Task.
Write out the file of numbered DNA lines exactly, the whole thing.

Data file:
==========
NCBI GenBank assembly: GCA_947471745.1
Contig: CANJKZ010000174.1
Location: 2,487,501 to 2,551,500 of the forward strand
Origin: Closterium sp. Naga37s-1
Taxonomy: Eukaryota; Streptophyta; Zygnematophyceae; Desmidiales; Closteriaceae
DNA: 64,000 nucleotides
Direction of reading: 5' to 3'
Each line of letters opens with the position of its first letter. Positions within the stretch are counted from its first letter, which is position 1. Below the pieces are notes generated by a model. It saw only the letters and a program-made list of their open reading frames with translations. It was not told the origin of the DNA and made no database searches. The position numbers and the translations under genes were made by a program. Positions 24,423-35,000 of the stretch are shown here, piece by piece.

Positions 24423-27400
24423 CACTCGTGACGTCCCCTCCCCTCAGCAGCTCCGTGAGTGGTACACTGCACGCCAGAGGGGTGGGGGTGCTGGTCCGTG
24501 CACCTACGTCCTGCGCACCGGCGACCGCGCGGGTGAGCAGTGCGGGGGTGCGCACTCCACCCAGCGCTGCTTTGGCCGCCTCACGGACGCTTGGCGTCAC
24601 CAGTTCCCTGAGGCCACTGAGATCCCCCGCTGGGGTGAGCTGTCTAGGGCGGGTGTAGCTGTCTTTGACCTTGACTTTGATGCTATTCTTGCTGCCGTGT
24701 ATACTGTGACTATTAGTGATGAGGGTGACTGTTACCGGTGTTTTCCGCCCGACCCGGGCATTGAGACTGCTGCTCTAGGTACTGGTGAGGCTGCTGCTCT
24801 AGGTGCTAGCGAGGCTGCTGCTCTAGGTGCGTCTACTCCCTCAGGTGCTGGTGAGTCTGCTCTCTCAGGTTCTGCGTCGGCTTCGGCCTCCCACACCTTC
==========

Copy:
NCBI GenBank assembly: GCA_947471745.1
Contig: CANJKZ010000174.1
Location: 2,487,501 to 2,551,500 of the forward strand
Origin: Closterium sp. Naga37s-1
Taxonomy: Eukaryota; Streptophyta; Zygnematophyceae; Desmidiales; Closteriaceae
DNA: 64,000 nucleotides
Direction of reading: 5' to 3'
Each line of letters opens with the position of its first letter. Positions within the stretch are counted from its first letter, which is position 1. Below the pieces are notes generated by a model. It saw only the letters and a program-made list of their open reading frames with translations. It was not told the origin of the DNA and made no database searches. The position numbers and the translations under genes were made by a program. Positions 24,423-35,000 of the stretch are shown here, piece by piece.

Positions 24423-27400
24423 CACTCGTGACGTCCCCTCCCCTCAGCAGCTCCGTGAGTGGTACACTGCACGCCAGAGGGGTGGGGGTGCTGGTCCGTG
24501 CACCTACGTCCTGCGCACCGGCGACCGCGCGGGTGAGCAGTGCGGGGGTGCGCACTCCACCCAGCGCTGCTTTGGCCGCCTCACGGACGCTTGGCGTCAC
24601 CAGTTCCCTGAGGCCACTGAGATCCCCCGCTGGGGTGAGCTGTCTAGGGCGGGTGTAGCTGTCTTTGACCTTGACTTTGATGCTATTCTTGCTGCCGTGT
24701 ATACTGTGACTATTAGTGATGAGGGTGACTGTTACCGGTGTTTTCCGCCCGACCCGGGCATTGAGACTGCTGCTCTAGGTACTGGTGAGGCTGCTGCTCT
24801 AGGTGCTAGCGAGGCTGCTGCTCTAGGTGCGTCTACTCCCTCAGGTGCTGGTGAGTCTGCTCTCTCAGGTTCTGCGTCGGCTTCGGCCTCCCACACCTTC